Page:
The negative attitude of the Netherlands and similar stance from Sweden could result in the de-coupling of Bulgaria and Romania in terms of their Schengen membership, EURACTIV Bulgaria learned from sources in Sofia and European institutions.
Those close to the matter say it seems increasingly likely that in December, EU leaders will support the admission of Croatia and Romania while Bulgaria will remain on the sidelines, which would be a huge political blow for Sofia.
The political process is further driven by the apathy of the parties represented in the parliament, which are mainly concerned with rewriting the country’s electoral law, along with a lack of a stable government in Sofia and upcoming elections.
The leading Bulgarian parties seem to have no interest in the caretaker government scoring a major political success such as Schengen membership, which proved to be an unattainable task for three regular governments of Boyko Borisov, EURACTIV sources said.
Schengen membership would be a political asset for the caretaker government of President Rumen Radev, which is also perceived as a problem by the Bulgarian Socialist Party, whose leader Kornelia Ninova is in conflict with Radev.
The big European political families have no one to give a political gift to in Sofia because of the political crisis and the lack of a regular cabinet.
On 16 November, the European Commission called for Croatia, Romania, and Bulgaria to be admitted to Schengen without delay.
Bulgaria and Romania fulfilled the membership criteria several years ago, even before Croatia joined the EU in 2013. However, Schengen enlargement is decided by the consensus of its members, and such has not been achieved at the moment.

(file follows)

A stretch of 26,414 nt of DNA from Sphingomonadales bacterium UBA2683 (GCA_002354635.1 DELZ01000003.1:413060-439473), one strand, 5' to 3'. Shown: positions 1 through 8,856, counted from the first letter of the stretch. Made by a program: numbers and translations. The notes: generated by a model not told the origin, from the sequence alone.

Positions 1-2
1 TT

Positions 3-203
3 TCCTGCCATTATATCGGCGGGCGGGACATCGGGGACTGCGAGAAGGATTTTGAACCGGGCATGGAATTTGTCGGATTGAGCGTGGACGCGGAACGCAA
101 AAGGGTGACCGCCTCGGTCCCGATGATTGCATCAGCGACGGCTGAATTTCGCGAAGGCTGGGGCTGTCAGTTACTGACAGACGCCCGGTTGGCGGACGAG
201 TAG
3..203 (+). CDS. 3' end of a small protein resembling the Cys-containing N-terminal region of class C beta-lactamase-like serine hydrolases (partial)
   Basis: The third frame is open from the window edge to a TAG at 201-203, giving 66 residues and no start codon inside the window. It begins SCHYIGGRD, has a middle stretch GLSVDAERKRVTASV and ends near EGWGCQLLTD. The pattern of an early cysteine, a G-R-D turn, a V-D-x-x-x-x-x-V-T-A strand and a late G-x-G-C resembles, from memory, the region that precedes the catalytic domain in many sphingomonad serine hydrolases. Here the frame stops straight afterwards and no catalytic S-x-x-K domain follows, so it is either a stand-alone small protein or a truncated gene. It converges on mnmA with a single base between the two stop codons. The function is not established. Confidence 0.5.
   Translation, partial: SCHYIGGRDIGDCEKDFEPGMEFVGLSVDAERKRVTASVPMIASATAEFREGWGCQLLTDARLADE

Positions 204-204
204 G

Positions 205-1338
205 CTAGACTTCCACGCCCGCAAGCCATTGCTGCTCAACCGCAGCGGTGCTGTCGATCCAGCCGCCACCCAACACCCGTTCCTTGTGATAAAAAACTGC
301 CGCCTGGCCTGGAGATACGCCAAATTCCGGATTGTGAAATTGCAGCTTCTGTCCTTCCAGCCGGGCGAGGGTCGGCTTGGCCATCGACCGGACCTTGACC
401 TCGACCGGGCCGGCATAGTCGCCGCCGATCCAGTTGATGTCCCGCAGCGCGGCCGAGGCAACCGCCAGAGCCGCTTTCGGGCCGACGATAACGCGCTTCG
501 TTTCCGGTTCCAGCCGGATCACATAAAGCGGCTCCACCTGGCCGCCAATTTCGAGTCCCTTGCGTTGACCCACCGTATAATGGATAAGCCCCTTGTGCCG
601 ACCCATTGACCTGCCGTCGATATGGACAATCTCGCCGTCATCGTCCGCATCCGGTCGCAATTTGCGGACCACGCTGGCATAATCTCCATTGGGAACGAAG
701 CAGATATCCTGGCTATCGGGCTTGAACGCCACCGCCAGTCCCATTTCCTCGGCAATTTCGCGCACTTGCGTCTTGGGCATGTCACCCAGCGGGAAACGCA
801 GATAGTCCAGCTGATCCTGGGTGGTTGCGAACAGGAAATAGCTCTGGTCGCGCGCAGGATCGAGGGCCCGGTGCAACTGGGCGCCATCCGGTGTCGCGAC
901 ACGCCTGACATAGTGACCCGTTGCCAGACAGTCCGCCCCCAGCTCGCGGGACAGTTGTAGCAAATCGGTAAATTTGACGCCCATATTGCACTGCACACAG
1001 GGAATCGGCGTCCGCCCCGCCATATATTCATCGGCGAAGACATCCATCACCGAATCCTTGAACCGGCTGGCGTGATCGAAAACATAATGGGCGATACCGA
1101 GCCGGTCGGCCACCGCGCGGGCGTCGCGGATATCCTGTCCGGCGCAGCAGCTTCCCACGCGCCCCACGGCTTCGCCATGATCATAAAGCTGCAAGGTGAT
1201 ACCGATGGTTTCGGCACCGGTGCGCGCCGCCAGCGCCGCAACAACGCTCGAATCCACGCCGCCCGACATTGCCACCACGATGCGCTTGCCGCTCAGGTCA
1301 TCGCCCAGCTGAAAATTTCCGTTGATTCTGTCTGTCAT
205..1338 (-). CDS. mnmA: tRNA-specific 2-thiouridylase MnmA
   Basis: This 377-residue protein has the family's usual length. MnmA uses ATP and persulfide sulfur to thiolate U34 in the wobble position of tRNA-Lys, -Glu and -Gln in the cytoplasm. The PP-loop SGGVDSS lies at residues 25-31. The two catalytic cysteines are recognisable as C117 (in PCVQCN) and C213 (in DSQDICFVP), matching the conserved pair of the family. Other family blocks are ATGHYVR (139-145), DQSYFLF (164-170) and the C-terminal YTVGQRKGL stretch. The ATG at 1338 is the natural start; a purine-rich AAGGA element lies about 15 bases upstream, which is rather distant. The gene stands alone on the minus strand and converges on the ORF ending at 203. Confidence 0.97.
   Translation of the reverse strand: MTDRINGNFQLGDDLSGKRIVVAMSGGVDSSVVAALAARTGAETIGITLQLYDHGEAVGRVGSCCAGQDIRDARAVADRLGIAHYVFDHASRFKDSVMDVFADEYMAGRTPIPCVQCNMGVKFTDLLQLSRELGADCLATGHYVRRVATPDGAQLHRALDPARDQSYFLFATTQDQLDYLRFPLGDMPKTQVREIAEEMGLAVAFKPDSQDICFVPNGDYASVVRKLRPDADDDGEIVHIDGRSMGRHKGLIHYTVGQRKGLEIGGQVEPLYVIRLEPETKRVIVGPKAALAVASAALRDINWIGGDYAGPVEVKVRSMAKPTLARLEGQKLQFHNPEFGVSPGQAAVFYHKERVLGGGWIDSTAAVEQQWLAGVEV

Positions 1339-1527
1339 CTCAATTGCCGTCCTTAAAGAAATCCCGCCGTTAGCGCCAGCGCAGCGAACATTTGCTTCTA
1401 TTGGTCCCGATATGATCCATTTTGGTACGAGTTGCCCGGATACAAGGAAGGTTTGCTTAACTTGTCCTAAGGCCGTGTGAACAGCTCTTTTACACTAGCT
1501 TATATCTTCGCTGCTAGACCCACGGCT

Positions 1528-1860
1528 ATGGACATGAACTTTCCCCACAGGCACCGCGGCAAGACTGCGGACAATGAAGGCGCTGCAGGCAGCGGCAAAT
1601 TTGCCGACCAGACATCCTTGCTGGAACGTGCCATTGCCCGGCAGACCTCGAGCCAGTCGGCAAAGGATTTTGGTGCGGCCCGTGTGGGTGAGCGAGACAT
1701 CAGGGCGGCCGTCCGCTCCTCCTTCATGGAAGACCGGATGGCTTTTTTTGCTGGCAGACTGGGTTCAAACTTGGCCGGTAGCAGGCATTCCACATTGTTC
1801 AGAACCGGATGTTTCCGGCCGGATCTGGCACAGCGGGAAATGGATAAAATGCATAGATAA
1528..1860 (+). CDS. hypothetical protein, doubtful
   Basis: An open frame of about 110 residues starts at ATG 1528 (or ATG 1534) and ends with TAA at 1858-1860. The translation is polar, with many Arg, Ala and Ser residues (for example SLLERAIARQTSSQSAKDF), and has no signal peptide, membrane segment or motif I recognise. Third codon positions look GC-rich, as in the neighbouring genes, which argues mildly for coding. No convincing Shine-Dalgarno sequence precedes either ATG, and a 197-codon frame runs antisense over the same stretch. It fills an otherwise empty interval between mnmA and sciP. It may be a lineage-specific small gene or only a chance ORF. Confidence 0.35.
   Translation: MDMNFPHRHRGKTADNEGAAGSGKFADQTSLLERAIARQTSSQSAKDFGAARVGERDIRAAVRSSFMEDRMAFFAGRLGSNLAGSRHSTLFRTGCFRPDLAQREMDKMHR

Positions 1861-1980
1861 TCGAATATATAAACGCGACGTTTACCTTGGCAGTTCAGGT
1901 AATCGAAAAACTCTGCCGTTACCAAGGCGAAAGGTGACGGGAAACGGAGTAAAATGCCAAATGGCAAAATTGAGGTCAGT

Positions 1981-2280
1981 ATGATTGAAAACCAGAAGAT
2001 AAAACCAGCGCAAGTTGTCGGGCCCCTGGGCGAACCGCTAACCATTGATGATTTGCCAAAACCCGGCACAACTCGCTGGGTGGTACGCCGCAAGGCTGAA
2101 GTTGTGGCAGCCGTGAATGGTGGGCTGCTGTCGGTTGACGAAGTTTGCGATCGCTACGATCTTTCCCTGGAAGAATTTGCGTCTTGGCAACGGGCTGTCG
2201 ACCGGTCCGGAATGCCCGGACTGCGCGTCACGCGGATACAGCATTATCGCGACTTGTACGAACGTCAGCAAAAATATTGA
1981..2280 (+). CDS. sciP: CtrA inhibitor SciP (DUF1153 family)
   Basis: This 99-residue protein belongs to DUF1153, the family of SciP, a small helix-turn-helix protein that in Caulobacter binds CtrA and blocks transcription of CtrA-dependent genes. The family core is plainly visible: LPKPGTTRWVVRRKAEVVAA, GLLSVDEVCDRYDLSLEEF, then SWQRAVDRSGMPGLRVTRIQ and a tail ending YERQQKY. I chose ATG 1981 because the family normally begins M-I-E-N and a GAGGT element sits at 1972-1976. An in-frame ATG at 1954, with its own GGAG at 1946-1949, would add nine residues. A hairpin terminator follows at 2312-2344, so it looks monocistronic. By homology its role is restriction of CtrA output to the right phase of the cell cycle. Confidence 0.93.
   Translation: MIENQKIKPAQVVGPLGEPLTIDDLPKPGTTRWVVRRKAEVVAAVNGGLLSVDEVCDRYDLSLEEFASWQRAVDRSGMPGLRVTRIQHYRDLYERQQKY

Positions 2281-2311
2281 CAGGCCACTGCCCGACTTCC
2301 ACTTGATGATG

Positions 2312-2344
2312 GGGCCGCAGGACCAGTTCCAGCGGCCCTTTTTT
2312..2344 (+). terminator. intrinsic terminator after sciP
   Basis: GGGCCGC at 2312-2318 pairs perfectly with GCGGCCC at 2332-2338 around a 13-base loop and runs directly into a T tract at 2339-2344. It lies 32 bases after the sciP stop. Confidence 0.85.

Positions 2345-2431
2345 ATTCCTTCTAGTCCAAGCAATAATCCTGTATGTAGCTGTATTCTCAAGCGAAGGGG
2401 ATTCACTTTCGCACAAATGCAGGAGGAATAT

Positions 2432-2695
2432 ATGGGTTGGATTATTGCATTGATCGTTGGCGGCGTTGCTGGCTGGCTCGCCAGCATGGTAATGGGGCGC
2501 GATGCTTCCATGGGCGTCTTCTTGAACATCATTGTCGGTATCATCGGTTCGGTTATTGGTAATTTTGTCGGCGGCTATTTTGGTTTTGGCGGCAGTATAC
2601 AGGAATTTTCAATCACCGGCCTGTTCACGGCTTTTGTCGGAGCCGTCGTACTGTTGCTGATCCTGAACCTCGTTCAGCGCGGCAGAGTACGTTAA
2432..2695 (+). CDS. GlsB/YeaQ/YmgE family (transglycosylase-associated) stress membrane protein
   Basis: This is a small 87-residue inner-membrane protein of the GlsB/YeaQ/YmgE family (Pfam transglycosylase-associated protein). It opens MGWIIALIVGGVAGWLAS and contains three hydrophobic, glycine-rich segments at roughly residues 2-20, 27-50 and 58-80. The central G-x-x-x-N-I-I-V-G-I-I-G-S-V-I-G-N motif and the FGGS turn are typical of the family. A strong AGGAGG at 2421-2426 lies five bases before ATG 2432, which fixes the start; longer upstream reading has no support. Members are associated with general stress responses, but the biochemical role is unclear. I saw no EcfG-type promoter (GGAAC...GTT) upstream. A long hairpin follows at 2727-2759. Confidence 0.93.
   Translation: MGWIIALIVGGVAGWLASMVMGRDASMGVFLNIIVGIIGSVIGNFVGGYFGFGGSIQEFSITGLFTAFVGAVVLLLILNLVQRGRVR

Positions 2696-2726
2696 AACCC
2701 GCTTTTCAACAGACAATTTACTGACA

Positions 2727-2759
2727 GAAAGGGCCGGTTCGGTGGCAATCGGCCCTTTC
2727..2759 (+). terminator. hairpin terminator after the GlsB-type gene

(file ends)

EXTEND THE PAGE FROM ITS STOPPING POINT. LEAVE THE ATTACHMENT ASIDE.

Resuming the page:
On 18 October, MEPs once again called for the admission of Bulgaria and Romania, stressing that free movement is at the core of the European project.
But on 20 October, the Dutch Parliament passed a resolution stating that the Netherlands should oppose the accession of Romania and Bulgaria to the Schengen border-free area.
On 8 December, EU justice and home affairs ministers will vote on the Schengen accession of the three countries.
Reports from recent expert inspections have shown that Bulgaria has implemented robust border management with surveillance and systematic checks of the external borders. The country is said to have the necessary structures to ensure respect for fundamental rights by guaranteeing access to international protection.
Home Affairs Commissioner Ylva Johansson announced that an additional inspection mission was in place in the three countries from Tuesday after the Dutch parliament and Sweden demanded more information on visas and data protection concerns.
According to information obtained by EURACTIV from MEPs, a new declaration may be passed in the Dutch parliament next week, which calls for the decoupling of Romania from Bulgaria.
Speaking to EURACTIV, Bulgarian MEP Petar Vitanov (S&D) called for a “general mobilisation of Bulgarian society, parties and institutions” to achieve Schengen membership.
“Bulgarian parties must activate their international contacts. This would be an extremely harmful and discriminatory decision, which can only strengthen anti-European sentiments in Bulgaria,” said Vitanov.
Last month Romanian MEP Vlad Gheorghe (Renew) said in an interview for EURACTIV Bulgaria that no one in his country is seeking the decoupling of Bulgaria from Romania.
“Nobody in Romania talks about Bulgaria as something bad…There is no public statement or public opinion in this direction. Romania’s perception of Bulgaria is quite positive. We are good neighbours. But now, everyone in Romania is starting to get disillusioned with the Dutch. You are considered a victim of Dutch politics, as are we are,” he commented.
On Sunday, former Bulgarian foreign minister Solomon Passy said on the national TV channel BNT that Bulgarian diplomacy made a big mistake by green lighting Sweden and Finland’s NATO accession before sorting out the Schengen issue.
Sweden adopted a negative position after Sofia welcomed it to join NATO.
(Edited by Georgi Gotev/Alice Taylor]